Merchants seek to curb meters, parking tickets

October 20, 1994|By Ellen Gamerman | Ellen Gamerman,Sun Staff Writer

Annapolis merchants want the City Council to abolish metered parking downtown and slash the cost of parking tickets, undoing the most controversial parts of a new parking plan enacted in July.

The increased parking meter rates in the plan have sharply cut into their businesses, they plan to tell the council's Economic Matters Committee tonight.

"The sense is people are more concerned about the parking meters than what they're shopping for," said Ann Widener, president of the Business Association for Maryland Ave. and State Circle. "It's had a negative impact across the board, and our customer base has been forced to act like nervous shoppers."

The committee is to consider how best to implement the new law in the downtown commercial sector. The committee also will consider suggestions by an advisory group of city, business and residential representatives.

On July 1, the city enacted new laws doubling the cost of hourlong parking from 50 cents to $1 and increasing parking fines from $10 to $20. So far, only the higher meter rates are in effect because the new parking citations have not been printed.

The Downtown Annapolis Parking and Transportation Advisory Committee released this week detailed guidelines for the new commercial parking plan. To address concerns of critics who say parking fees are too steep, the group suggested lowering parking fines for drivers who pay promptly and allowing grace periods at expired meters.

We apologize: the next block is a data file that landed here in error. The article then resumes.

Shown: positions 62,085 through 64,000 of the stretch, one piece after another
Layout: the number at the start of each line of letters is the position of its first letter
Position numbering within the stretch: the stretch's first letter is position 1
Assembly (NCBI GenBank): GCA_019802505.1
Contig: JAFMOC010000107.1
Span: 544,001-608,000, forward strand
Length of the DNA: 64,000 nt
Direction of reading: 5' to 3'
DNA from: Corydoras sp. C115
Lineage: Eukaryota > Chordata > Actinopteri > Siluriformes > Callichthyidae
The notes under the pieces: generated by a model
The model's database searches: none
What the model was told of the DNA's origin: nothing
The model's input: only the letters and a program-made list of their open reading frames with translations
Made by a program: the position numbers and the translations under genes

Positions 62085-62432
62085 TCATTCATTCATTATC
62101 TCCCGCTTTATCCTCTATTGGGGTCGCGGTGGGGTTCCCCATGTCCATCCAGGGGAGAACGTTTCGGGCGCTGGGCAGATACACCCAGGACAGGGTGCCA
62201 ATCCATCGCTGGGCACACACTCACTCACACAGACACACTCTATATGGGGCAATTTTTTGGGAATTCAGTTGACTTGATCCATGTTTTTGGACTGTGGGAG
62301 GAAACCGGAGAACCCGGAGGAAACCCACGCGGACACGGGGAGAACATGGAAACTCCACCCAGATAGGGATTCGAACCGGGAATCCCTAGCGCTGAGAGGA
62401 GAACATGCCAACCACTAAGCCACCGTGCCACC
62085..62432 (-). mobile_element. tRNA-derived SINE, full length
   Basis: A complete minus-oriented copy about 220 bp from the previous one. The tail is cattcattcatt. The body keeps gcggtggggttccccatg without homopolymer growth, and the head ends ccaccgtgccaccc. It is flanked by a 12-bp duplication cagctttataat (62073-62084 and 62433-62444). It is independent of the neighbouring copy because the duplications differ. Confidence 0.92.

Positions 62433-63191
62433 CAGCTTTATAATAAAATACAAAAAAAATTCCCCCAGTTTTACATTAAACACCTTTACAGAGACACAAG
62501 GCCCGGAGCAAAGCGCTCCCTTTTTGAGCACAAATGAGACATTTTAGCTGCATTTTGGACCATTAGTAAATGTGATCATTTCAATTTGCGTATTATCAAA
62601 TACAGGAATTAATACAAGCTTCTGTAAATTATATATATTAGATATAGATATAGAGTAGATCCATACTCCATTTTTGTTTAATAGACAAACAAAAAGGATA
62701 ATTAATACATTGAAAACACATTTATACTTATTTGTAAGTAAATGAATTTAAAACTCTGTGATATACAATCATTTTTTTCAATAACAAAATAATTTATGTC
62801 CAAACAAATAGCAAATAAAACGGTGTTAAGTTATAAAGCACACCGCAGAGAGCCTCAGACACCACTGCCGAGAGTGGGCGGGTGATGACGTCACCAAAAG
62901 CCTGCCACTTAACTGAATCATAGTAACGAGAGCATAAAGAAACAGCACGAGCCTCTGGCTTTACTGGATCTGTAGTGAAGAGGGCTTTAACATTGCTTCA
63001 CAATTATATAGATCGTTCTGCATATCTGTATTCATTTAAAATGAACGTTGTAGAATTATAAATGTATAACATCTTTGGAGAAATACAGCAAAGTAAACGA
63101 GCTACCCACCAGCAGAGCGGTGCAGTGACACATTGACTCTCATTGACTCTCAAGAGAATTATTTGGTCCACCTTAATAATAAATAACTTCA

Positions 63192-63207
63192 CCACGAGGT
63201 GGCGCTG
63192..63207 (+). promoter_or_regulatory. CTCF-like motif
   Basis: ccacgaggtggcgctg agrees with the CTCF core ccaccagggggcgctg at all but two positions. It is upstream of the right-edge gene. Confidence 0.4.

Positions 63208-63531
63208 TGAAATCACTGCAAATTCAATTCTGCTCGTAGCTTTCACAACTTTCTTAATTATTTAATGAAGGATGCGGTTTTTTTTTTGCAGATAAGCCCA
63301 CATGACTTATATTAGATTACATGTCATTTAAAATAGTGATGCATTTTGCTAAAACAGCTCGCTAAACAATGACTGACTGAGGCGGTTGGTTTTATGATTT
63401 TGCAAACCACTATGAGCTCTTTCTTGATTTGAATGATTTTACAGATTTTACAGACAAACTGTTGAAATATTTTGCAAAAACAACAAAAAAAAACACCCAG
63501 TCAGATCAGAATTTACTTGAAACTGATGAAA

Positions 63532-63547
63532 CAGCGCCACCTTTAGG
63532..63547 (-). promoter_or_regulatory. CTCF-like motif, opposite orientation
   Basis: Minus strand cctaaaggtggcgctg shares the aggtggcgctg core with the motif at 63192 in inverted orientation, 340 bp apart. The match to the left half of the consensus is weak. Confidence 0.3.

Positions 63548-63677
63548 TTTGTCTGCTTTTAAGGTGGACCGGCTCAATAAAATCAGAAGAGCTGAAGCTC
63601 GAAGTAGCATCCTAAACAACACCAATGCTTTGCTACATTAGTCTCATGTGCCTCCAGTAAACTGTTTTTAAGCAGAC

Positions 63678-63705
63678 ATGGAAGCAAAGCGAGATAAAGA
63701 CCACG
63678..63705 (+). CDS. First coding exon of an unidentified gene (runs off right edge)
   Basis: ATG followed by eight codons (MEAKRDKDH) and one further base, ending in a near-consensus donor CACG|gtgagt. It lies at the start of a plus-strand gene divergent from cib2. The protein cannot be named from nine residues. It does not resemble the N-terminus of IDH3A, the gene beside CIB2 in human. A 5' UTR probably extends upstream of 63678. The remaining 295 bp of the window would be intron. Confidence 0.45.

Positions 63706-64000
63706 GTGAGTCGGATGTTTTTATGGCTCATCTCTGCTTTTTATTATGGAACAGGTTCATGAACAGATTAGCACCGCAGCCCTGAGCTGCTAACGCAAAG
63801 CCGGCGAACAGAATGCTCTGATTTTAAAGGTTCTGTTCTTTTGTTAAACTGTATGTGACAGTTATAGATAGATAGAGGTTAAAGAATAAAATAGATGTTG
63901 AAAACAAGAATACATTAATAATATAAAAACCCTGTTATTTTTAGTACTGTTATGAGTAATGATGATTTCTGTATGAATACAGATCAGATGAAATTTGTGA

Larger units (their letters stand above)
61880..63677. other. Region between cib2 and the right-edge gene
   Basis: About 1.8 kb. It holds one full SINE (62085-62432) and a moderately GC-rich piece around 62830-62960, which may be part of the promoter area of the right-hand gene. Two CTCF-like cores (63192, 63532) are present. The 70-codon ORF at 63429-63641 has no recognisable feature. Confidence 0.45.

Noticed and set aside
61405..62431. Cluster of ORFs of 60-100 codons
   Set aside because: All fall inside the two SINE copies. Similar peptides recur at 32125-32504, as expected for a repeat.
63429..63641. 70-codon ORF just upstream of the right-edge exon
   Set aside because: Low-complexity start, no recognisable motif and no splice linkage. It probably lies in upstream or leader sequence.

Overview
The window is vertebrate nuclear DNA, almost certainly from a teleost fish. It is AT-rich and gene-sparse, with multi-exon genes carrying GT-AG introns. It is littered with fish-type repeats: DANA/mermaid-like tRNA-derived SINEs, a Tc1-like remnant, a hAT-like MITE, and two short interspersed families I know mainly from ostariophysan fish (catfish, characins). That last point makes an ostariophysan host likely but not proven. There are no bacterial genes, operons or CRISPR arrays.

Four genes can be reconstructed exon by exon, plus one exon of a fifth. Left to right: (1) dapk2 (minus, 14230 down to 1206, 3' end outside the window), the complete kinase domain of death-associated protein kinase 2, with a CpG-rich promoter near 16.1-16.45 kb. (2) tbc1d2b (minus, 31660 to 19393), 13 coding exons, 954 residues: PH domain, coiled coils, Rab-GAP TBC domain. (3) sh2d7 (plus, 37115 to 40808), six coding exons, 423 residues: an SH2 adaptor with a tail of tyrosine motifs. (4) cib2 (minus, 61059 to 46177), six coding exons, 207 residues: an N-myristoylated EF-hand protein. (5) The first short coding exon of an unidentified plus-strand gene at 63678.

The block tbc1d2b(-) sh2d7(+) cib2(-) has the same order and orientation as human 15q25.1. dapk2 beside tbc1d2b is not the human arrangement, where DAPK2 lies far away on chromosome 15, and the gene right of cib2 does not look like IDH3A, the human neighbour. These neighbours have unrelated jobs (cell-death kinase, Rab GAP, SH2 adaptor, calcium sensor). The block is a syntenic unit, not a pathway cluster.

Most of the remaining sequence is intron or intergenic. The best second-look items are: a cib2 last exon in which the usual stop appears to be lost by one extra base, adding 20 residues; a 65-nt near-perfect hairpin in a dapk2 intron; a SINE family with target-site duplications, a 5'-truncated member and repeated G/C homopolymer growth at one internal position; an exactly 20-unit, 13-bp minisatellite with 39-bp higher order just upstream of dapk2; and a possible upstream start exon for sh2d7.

But those concessions don't go far enough for many downtown merchants, who support a proposal by Ellen O. Moyer, a Ward 8 alderman, to send the whole parking plan back to the drawing board for several more months of study.

"No one ever talked about the economic impact of our decisions on the parking issue," said Ms. Moyer, a long-time opponent of the parking plan. "Let's set up an ad hoc committee to review a variety of different things relative to parking. Let's look at what other cities do to handle this problem."

But others in city government disagree.

Mayor Alfred A. Hopkins said the city is simply trying to bring street parking fees in line with garage prices. While the plan raises some revenue for the city -- Ms. Moyer estimates more than $1 million a year -- Mr. Hopkins said it benefits downtown residents who cannot find parking spots in their own neighborhoods. Increased meter fees and parking fines will drive more people off residential side streets and into garages, he said.

"If you can park for a dollar an hour to park on the street, then you can also pay a dollar an hour to park in a garage," Mayor Hopkins reasoned.

Ward 5 Alderman Carl O. Snowden, who chairs the Economic Matters Committee, said it's too soon to tell whether the higher meter rates and stiffer fines are hurting local business or improving life for downtown residents.

"Let's wait and see," he said. The unpopular components of the plan are part of a larger strategy to ease traffic congestion.

But some merchants are ready to amend the law now, and say waiting only hurts their businesses.

Bob Rice, who runs the Downtown Cycle Shop at the City Dock, said his business has suffered in the three months since the new meter rates were imposed. Many of his old patrons are shopping at bigger malls on the outskirts of the city because parking there is free.

Mr. Rice and other merchants have sent thousands of postcards to City Hall urging the aldermen to abandon the plan.

"I want the whole parking plan rolled back," he said.

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